Historically I've always viewed repository objects as part of the storage layer fairly deep down. But I recently had an interesting discussion that made me realize I never really meant it to be that way.
Because I always considered "good" repositories to have interfaces that makes sense to the business logic (or domain model if you prefer that term) rather than being simple CRUD repositories. It is true that some repositories don't need to be more complex than simple CRUD, but there is often some more intricate search method that technically is a read, but way more complex than searching for an entity based on an id.
Another argument for considering the repository to be part of the business logic layer is that it should return business logic entities. The repository is the glue between your business logic and your data access layer (DAL). And in my opinion the DAL should not know anything about the types in the business logic layer so by definition the repository is part of your business logic even if you don't buy my first argument related to CRUD.
Repository works data entities. If you move repositories to domain layer, won't your layer now will know about data entities which they should not know about so that to abstract data layer?ReplyDelete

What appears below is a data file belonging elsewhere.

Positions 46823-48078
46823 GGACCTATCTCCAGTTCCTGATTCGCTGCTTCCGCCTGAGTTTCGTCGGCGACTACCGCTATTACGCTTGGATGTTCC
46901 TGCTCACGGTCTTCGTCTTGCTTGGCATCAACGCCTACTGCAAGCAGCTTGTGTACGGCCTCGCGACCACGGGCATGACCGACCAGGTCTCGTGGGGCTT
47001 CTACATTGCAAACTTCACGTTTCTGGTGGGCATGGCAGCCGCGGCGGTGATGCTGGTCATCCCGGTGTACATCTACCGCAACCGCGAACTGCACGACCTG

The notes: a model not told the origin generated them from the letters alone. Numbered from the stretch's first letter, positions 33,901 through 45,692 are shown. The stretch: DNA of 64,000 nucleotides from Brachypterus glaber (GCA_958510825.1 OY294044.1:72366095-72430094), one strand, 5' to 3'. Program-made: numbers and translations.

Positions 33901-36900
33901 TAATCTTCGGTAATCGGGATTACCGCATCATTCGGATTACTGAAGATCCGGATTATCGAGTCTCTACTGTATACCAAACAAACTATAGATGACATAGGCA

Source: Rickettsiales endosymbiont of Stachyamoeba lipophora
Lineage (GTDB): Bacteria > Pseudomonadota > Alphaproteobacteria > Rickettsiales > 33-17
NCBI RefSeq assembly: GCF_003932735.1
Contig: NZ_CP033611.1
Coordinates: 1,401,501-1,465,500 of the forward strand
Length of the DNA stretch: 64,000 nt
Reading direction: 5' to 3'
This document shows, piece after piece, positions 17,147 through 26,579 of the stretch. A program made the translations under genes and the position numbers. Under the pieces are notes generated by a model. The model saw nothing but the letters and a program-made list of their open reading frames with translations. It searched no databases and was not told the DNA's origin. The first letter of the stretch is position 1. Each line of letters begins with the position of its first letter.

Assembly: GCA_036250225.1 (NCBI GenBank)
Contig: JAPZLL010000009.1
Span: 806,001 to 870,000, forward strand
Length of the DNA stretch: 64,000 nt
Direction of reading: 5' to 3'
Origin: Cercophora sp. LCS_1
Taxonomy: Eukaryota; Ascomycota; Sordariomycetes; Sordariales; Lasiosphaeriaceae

As I state in the last paragraph; the repository does not know about the storage details but it does need to have access to the generic data access layer.Delete
The answer to this depends on what your model looks like. There's a very detailed discussion in Domain Driven Design (chapter 6 discusses repositories and factories): http://dddcommunity.org/uncategorized/toc/ReplyDelete
TLDR; They are part of your model.
There's a pretty clear definition of what a repository is. It pains me to see code that has a repository for every entity, each dutifully tested with a mock because *everything* has an interface whereby the developer is dogmatically applying code to a contract, without appreciating the why fully. If you want Lots of entities with corresponding repositories just call your data access objects what they are; DataAccessObjects. If you're using an ORM just use the session / UoW.ReplyDelete
Repositories are an implementation detail, their contracts however belong to the domain.ReplyDelete
That is an excellent concise way of putting it.Delete